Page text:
Turnover (£ million)4,4544,5374,3244,1494,0842,7673,421
Operating margin (%)
Operating profit (£m)12210077.9-27.3-11512.5113
Net profit (£m)72.955.553.3-50.5-117-24.761.5
Reported EPS (p)
Normalised EPS (p)
Earnings per share growth (%)51.8-24.1-23.5-14.3  610
Return on total capital (%)16.213.310.0-3.7-15.41.818.4
Operating cashflow/share (p)
Capex/share (p)9.410.
Free cashflow/share (p)-4.3-6.0-7.0-5.8-6.84.3-2.2
Dividend per share (p)
Covered by earnings (x)   
Cash (£m)13984.053.351.455.756.037.6
Net debt (£m)79.691.7124128381344272
Net assets (£m)395373425346169127226

Pendragon is therefore not a “distressed” financial situation but is exposed to recession should operational gearing compromise an already slim margin.  

In fairness, last Wednesday’s interim results showed the like-for-like operating margin up from 2.6% to 2.9% - enabling £26.4 million interim net profit of £26.4 million, 7% easier like-for-like, on revenue up 2% to £1,846 million.  

Management has been able to counter inflationary pressure with operational improvements, although there may be a limit to such. 

Looking odds-on for a deal to consummate 

Pendragon cited the proposal as “preliminary and highly conditional” and the stock rising from 23p to 27p is a fair compromise as to event risk.   

Yet Hedin is dug-in, effectively needing to tidy this matter up. 

It accumulated 26% of Pendragon’s equity a year ago, then (despite no Regulatory News Service (RNS) announcement) reportedly made a 28p a share offer in early 2022. This was rejected by Pendragon’s board, yet Hedin’s resolve was shown by increasing its stake to 27% last May. 

It then blocked a 29p a share offer from Lithia Motors (NYSE:LAD), a US-listed dealership valued near £7 billion equivalent. While four of Pendragon’s largest shareholders engaged on the offer, Hedin refused and so Lithia backed off.  

This does however show fund managers are willing to engage at 29p, and UK economic prospects have significantly worsened since this bid story broke (despite no RNS) last August. 

Hedin probably recognises it is prime time to seal a deal now that investors are cutting exposure to cyclical stocks as the UK outlook deteriorates. Fund managers need bids to exit less-liquid small-caps.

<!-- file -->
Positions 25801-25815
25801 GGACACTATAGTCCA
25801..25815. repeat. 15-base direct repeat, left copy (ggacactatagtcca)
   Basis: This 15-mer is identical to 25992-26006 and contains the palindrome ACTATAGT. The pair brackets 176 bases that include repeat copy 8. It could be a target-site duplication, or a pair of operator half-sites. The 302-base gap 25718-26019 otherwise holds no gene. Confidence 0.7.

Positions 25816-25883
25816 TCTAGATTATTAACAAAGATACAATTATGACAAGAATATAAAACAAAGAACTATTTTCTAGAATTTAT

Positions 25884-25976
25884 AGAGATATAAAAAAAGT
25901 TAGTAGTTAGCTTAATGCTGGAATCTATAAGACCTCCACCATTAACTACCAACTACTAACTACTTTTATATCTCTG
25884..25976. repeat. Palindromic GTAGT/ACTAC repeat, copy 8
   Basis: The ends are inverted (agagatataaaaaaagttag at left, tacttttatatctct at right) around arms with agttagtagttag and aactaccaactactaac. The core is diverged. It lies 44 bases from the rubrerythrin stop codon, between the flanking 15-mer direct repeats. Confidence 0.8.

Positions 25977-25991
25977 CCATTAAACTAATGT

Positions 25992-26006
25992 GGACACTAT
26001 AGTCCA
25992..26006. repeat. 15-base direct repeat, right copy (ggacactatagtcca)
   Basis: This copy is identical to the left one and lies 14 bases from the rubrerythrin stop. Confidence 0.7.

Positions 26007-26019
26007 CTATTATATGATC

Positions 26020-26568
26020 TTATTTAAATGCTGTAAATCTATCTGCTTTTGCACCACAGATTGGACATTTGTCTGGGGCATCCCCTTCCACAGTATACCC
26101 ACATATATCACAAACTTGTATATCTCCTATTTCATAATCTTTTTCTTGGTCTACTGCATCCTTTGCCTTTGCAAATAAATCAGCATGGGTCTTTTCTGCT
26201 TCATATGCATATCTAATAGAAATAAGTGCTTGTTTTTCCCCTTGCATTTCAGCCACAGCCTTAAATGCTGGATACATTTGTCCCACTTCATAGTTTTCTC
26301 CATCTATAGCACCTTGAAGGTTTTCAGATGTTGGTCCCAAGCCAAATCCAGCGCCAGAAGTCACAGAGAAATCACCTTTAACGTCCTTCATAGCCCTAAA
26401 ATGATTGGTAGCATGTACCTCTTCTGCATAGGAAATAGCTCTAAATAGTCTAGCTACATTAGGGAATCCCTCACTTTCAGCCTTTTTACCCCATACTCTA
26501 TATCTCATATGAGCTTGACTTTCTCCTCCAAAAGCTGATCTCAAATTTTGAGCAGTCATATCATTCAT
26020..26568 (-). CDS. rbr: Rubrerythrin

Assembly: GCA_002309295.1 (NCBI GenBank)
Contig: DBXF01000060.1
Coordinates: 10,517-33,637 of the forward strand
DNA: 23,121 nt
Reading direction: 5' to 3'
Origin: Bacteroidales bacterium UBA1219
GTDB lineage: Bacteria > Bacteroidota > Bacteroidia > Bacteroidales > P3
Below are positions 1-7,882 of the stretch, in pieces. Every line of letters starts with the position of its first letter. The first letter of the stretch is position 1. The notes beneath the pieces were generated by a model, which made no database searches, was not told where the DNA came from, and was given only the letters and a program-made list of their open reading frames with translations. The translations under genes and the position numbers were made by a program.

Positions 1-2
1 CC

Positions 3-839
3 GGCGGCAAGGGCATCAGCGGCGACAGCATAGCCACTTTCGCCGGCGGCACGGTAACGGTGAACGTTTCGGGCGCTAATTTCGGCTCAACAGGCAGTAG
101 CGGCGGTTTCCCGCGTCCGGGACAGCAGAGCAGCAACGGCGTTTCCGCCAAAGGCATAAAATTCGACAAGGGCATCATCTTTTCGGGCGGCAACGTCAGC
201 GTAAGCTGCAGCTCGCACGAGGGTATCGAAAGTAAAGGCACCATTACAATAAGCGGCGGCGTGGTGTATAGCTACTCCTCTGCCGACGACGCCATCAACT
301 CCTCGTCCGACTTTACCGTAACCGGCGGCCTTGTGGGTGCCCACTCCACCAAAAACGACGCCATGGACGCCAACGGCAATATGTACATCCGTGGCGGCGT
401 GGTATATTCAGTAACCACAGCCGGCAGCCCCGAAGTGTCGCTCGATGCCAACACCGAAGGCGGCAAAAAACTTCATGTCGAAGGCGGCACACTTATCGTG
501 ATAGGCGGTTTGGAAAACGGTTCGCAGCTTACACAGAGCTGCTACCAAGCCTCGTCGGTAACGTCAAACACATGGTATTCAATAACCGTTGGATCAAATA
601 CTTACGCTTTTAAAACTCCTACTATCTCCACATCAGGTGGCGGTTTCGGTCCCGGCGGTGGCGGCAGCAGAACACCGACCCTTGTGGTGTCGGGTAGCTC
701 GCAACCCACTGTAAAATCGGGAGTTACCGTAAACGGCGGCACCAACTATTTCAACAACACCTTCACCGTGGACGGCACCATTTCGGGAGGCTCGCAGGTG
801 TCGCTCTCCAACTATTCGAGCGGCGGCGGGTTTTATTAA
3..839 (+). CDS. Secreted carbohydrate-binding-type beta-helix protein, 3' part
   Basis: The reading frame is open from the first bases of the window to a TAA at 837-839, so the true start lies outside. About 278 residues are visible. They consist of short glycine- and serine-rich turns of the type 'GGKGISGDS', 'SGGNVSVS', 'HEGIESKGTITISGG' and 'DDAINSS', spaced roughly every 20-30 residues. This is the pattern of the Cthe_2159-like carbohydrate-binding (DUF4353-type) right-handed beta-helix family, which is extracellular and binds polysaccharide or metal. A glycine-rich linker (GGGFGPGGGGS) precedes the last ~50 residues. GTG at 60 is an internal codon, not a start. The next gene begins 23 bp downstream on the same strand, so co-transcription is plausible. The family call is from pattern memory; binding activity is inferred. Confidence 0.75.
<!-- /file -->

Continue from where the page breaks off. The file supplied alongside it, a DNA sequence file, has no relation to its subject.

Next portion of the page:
Another factor is Pendragon’s long-time former CEO being a non-executive director of Hedin, hence able to advise Hedin on a capable integration. Since he only resigned in late 2018 after 30 years with the group, his insight may be as good as any due diligence.  

I therefore expect a deal will get negotiated, subject to due diligence, although it is questionable whether the stock’s risk/reward profile has shifted firmly to “buy”. 

This is not a takeover arbitrage situation, between market price and agreed terms, hence: Hold. 

Further takeover activity among indebted companies 

Last Friday’s mini-budget has put the Treasury in a tug-of-war with the Bank of England, as tax cuts and other stimulus raise inflationary risks, which the central bank is already late in tackling. 

Liz Truss pitches herself as Margaret Thatcher 2.0 but it was not until Nigel Lawson’s 1988 budget that tax cuts were made. The early years of the Thatcher administration prioritised curbing inflation and trade union power. Yes, I favour tax cuts at the right time, but it is not now.  

This new government appears to be hoping to call an election on the back of “feel good” sentiment in a year or two, but as classic ideologues they fail to empathise beyond their natural support base.  

We already face quite a financial crisis, not primarily due to weak sterling but the costs of UK public debt now being priced in excess of Italy and Greece. Markets have sensed the chancellor’s naivety. 

It exposes indebted UK listed companies to greater risks of a downturn yet raises the odds of takeover approaches – especially from the US, as sterling trades around par with the dollar. 

So, while for investment purposes you would normally favour strong UK companies with little to no debt – to hold through a recession – on a speculative view we may see relatively more bid activity where shareholder sentiment is “get me out of here”. 

This latest approach for Pendragon, while only in small-cap terrain, therefore has wider relevance to the equity landscape. 

Edmond Jackson is a freelance contributor and not a direct employee of interactive investor.